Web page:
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Your scan fetches the doctor a huge commission
Why does the neurologist end up ordering a CT scan for a simple headache? Or why does a surgeon order an ultrasound scan for a minor abdominal pain?
As you ponder these, also analyse how the numerous diagnostic imaging centres that have mushroomed in your area survive?
One sentence holds the key to all these queries: the bribes paid to doctors by diagnostic centres.
Here is an elaboration of how this unethical practice flourishes. Representatives from these centres offer doctors kickbacks for the tests they direct to their clinics. The amount paid depends on the doctor’s seniority, the number of patients he or she sends to the clinic and the bargaining skills of the doctor.
Unfortunately, even very senior and reputed doctors indulge in this kind of shady business. Doctors obviously feel that they are entitled to this kickback as they are bringing business to the imaging centres. To draw a parallel with another sector, bus drivers and conductors get a decent amount of extra cash when they halt at certain restaurants, for the passengers to order refreshments.
The real issue between this sphere and other sectors is that a doctor is professionally bound to do the right thing for a patient without any conflict of interest. Kickbacks will ensure a doctor prescribes a particular test to a patient that is not needed or will be tempted to suggest a more expensive procedure to a patient since the doctor’s monetary benefit is at stake here.
This helps explain why a doctor suggests an MRI scan instead of a CT scan. Doctors are usually given 20%- 40% of what the patient pays to a diagnostic centre. A CT scan costs Rs.3,000 and the doctor stands to gain Rs.600- Rs 1,200 for ordering the test. An MRI costs Rs.7,000 and, hence, the doctor gets between 1,400 and Rs 2,800 as his or her share. It does not take a genius to figure out which test the doctor would suggest.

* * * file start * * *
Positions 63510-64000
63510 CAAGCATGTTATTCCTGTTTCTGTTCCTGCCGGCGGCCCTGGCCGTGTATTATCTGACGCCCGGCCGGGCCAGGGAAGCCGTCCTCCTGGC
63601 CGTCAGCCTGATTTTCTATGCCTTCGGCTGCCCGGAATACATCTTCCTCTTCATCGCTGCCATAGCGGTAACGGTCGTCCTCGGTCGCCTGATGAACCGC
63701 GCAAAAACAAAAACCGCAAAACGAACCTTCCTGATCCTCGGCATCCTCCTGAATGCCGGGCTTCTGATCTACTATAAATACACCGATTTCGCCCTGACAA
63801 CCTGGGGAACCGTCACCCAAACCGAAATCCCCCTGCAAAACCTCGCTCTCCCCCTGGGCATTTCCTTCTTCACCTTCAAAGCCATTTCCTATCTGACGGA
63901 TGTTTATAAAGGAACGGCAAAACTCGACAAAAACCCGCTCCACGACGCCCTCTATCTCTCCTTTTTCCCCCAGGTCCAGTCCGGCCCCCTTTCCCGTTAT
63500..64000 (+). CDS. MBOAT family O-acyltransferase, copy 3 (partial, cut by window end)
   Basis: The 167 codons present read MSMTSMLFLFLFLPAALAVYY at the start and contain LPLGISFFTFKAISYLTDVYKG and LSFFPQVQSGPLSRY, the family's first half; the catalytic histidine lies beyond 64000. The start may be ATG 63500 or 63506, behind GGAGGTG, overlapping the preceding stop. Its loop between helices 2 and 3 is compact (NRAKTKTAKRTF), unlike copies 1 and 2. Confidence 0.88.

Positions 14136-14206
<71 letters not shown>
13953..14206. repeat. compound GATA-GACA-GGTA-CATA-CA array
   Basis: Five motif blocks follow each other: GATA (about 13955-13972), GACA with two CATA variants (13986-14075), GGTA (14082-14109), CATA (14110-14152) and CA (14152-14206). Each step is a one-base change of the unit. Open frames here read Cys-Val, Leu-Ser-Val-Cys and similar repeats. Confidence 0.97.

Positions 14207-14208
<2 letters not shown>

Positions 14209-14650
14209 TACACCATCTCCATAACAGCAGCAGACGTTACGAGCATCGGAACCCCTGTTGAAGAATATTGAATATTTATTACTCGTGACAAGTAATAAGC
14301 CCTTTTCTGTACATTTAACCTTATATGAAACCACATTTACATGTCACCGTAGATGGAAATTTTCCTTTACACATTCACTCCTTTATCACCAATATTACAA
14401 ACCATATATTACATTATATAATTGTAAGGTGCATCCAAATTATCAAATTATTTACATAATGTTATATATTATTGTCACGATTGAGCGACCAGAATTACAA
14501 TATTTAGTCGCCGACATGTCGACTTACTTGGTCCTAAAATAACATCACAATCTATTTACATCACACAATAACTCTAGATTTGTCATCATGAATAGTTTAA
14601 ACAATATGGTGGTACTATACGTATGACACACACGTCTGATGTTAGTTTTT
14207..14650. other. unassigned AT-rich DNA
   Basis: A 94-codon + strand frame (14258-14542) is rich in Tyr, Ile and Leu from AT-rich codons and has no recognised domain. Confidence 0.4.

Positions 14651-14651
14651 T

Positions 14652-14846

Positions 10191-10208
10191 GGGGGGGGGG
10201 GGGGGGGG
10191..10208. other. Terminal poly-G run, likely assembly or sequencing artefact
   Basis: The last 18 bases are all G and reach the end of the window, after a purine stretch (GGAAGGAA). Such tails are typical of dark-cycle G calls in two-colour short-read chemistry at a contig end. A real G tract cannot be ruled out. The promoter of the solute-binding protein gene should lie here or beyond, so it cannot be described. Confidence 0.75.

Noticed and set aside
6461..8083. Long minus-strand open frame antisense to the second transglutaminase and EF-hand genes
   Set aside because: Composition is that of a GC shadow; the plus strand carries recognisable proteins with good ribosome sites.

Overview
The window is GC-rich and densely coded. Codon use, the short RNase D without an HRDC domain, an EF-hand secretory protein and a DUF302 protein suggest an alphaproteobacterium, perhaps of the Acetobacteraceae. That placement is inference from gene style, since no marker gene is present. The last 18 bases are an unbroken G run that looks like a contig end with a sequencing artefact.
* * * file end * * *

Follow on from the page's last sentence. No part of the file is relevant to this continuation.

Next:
A clever way doctors make the patient do what they want is to gain his or her confidence by charging very low consultation fees. This makes the patient unconditionally trust a doctor and assume the medical professional is not greedy for money. The doctor compensates the minor loss incurred by ordering expensive tests at a certain diagnostic centre!
The shocker is that some doctors earn anything between Rs 2 lakhs and Rs 4 lakhs through these kickbacks/bribes. However, this is not meant to suggest that all doctors indulge in it.
On the other hand, there are doctors who try to get their patients a discount at these centres or help needy patients in other ways.
This practice is not only restricted to private imaging centers but also extends to some corporate hospitals. In fact, a few hospitals pressure their doctors to order extra tests that are not necessary. Doctors who refuse to comply are shown the door.
The government must insist that hospitals and imaging centers have displays that clearly mention that they do not give kickbacks to doctors.
Patients should also ask the imaging centers if their doctor gets kickbacks from them. A mechanism to penalise or prosecute hospitals, imaging centres and doctors, who collude in this malpractice, needs to be evolved by the Central government and the Medical Council of India.